New Innovations Help Haiti - Sustainable Solutions Created by Team of International Experts

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Temporary camps are turning into permanent settlements

Several Dominican companies together with local and international volunteers have stepped up their efforts to help the earth quake victims in Haiti. One great example is "Camp Sosua", 6 kilometers out of Port-au-Prince, where over 13,000 people have been relocated and accommodated. "Camp Sosua" has been created by individuals and companies based in Sosua - a small sea side town on the North Coast of Dominican Republic.

The Camp has been active since 10 days after the devastating quake hit Haiti on the 12th of January. Food, water and medical supplies are continuously provided by handful of people and companies in Sosua. Recently some international humanitarian organizations have participated in these efforts. The future plans for Camp Sosua include some ground breaking ideas, that could solve many of the key problems in the developing countries. One of the most devastating problems in all disaster areas is the lack of waste management, which is particularly dangerous in tropical climates, like the one in Haiti. Deadly diseases get easily out of control and the lack of refrigerated storage, and washing facilities make things even worse.

With the help of a group of international architects and engineers, a solution has been found to solve all these problems. DSD takes the leading role in the development of sustainable solutions in Haiti. DSD group (http://www.dsdimport.com) has played a key role in ramping up and sustaining the efforts to help the victims in Haiti. DSD's dispatchment center in Sosua sends truck loads of food and other supplies every week to Haiti.

The group has also assembled a group of international professionals to work as a think tank is the attempt to solve some of the most critical problems in the rebuilding projects. According to the head of the think tank, Architect J-P Mattila, the waste management and sufficient supply of energy are the keys to sustainable developments. "The idea is to build in each camp large concrete waste deposit holding tanks, that will be used to produce methane gas. The methane gas is well suited to run gas burners, frigdes and even generators. Our goal is to design and build such a centralized unit in each camp, that will have toilets, showers and cooking areas for the refugees. This enables for example Camp Sosua to survive and more importantly it can turn into a long term and even permanent solution for many of its occupants. If we solve the waste management and personal hygiene issues, we will be able to reduce the spreading of diseases significantly. We are very exited about this approach and are actively looking for more international partners to participate in these efforts."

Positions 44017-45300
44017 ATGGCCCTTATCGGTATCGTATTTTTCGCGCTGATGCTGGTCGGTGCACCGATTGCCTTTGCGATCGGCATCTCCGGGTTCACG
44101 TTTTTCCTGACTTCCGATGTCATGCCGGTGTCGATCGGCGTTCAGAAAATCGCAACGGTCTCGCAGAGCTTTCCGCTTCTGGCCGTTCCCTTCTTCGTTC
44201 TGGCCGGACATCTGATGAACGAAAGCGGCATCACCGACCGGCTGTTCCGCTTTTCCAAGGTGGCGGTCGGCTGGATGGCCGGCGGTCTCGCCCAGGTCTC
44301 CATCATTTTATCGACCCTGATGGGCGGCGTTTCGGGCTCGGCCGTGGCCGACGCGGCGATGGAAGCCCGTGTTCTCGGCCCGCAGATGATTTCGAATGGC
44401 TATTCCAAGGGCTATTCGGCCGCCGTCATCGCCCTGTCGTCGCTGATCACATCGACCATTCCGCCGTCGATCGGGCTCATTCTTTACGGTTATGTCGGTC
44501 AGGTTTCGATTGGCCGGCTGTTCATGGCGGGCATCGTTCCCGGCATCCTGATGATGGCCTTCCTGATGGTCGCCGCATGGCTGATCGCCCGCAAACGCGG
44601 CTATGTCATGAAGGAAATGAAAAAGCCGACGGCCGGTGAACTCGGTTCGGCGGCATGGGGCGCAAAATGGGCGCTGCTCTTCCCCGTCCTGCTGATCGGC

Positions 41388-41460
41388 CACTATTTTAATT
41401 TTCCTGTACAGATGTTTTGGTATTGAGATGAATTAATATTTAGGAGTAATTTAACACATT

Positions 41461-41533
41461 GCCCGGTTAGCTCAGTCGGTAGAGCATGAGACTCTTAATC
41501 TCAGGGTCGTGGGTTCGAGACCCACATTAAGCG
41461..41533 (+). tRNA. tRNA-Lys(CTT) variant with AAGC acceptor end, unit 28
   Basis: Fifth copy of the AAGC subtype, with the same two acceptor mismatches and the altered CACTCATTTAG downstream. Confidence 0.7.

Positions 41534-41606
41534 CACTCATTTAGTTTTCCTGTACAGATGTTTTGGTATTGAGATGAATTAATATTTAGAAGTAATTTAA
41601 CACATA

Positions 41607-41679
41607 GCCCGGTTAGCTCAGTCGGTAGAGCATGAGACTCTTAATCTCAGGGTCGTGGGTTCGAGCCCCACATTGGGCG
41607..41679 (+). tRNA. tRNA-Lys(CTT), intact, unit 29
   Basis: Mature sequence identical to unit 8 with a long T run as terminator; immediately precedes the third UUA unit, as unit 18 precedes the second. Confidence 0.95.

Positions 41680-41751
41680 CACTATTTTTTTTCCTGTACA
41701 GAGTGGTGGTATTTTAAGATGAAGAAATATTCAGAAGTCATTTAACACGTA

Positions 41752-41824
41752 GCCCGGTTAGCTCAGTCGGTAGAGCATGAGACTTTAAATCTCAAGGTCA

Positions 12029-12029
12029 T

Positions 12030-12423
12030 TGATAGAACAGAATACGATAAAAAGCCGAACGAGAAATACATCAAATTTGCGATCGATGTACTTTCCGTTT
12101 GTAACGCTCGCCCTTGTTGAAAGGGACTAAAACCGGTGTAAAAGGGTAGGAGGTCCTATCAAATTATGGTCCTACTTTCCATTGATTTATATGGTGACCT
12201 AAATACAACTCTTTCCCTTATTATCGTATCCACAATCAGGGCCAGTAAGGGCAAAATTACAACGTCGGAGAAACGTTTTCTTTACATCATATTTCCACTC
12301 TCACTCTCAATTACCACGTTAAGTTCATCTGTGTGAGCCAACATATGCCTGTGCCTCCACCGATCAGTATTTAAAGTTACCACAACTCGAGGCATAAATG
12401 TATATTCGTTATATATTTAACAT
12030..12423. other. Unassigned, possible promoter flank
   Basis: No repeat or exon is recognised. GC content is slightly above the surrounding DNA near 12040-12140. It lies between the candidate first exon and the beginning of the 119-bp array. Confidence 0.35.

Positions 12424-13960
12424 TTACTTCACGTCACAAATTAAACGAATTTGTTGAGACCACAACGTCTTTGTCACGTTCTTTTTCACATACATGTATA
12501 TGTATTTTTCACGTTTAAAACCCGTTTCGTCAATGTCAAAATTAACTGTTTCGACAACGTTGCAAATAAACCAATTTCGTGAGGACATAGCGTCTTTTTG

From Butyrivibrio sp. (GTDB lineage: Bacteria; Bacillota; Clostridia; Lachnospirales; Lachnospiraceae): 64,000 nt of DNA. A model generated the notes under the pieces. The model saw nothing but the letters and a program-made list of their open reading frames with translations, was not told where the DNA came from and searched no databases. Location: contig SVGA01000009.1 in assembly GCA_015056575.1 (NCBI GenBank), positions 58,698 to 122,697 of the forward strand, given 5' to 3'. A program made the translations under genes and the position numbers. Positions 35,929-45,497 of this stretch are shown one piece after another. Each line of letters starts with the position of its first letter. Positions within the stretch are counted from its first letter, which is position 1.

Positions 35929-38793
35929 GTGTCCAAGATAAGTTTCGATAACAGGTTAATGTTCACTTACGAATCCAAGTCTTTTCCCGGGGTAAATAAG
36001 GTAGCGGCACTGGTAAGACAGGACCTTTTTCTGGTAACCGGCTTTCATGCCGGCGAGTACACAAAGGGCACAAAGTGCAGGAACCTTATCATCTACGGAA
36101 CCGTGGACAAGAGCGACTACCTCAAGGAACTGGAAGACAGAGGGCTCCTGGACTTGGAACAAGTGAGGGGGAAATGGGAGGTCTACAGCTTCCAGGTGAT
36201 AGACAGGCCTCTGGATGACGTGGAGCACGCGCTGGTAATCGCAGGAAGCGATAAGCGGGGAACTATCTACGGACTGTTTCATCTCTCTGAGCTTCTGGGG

The waste management and sufficient supply of energy are the keys to sustainable development of these new refugee camps, quickly turning into new permanent settlements. "The idea is to build in each camp large concrete waste deposit holding tanks, that will be used to produce methane gas. The methane gas is well suited to run gas burners, coolers and even generators to produce electricity. Our goal is to design and build such a centralized unit in each camp, that will have toilets, showers and cooking areas. This enables for example Camp Sosua to survive and more importantly it can turn into a long term sustainable settlement for many of its occupants. If we solve the waste management and personal hygiene issues, and produce the badly needed energy for food preservation and preparation, we will be able to reduce the spreading of diseases significantly. We are very exited about this approach and are actively looking for more international partners to participate in these efforts. The idea of producing methane gas from human waste is not new and it is already used succesfully in few locations in the Dominican Republic. By the end of 2011, we hope to have Camp Sosua equipped with at least three of such centers and build around it more than 2000 homes". Mr. Mattila heads the team of international volunteers together with a Cuban civil engineer Eloy Gamboa. The team has currently in total over one dozen experienced professional working full time as volunteers. They come for different countries, including Canada, Germany, Austria. Finland, France and Cuba.

Many international humanitarian organizations are also getting involved in these efforts. DSD group has delivered supplies to entities like Maltese Order supporting the Hopital Sacre Coeur in Milot and to Haiti Response coalition in Porte-au-Prince.

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Jose Lantigua

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